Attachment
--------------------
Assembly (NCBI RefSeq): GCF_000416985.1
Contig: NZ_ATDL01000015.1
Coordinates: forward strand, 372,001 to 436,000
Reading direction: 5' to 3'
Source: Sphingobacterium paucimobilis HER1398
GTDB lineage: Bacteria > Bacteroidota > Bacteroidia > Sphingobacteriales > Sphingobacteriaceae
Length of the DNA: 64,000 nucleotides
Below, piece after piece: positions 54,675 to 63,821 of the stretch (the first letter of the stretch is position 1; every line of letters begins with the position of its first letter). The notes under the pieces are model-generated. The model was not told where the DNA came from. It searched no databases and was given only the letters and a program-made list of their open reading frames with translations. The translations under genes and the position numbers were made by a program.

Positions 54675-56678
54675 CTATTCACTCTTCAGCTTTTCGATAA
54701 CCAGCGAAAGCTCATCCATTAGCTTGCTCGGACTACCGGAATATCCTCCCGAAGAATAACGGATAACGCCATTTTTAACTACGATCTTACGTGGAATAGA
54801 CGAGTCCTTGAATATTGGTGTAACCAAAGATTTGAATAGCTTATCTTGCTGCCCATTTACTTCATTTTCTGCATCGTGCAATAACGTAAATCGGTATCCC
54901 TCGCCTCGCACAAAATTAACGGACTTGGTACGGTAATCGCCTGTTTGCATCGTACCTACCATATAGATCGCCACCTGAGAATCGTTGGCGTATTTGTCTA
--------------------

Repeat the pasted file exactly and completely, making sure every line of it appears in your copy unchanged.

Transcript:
Assembly (NCBI RefSeq): GCF_000416985.1
Contig: NZ_ATDL01000015.1
Coordinates: forward strand, 372,001 to 436,000
Reading direction: 5' to 3'
Source: Sphingobacterium paucimobilis HER1398
GTDB lineage: Bacteria > Bacteroidota > Bacteroidia > Sphingobacteriales > Sphingobacteriaceae
Length of the DNA: 64,000 nucleotides
Below, piece after piece: positions 54,675 to 63,821 of the stretch (the first letter of the stretch is position 1; every line of letters begins with the position of its first letter). The notes under the pieces are model-generated. The model was not told where the DNA came from. It searched no databases and was given only the letters and a program-made list of their open reading frames with translations. The translations under genes and the position numbers were made by a program.

Positions 54675-56678
54675 CTATTCACTCTTCAGCTTTTCGATAA
54701 CCAGCGAAAGCTCATCCATTAGCTTGCTCGGACTACCGGAATATCCTCCCGAAGAATAACGGATAACGCCATTTTTAACTACGATCTTACGTGGAATAGA
54801 CGAGTCCTTGAATATTGGTGTAACCAAAGATTTGAATAGCTTATCTTGCTGCCCATTTACTTCATTTTCTGCATCGTGCAATAACGTAAATCGGTATCCC
54901 TCGCCTCGCACAAAATTAACGGACTTGGTACGGTAATCGCCTGTTTGCATCGTACCTACCATATAGATCGCCACCTGAGAATCGTTGGCGTATTTGTCTA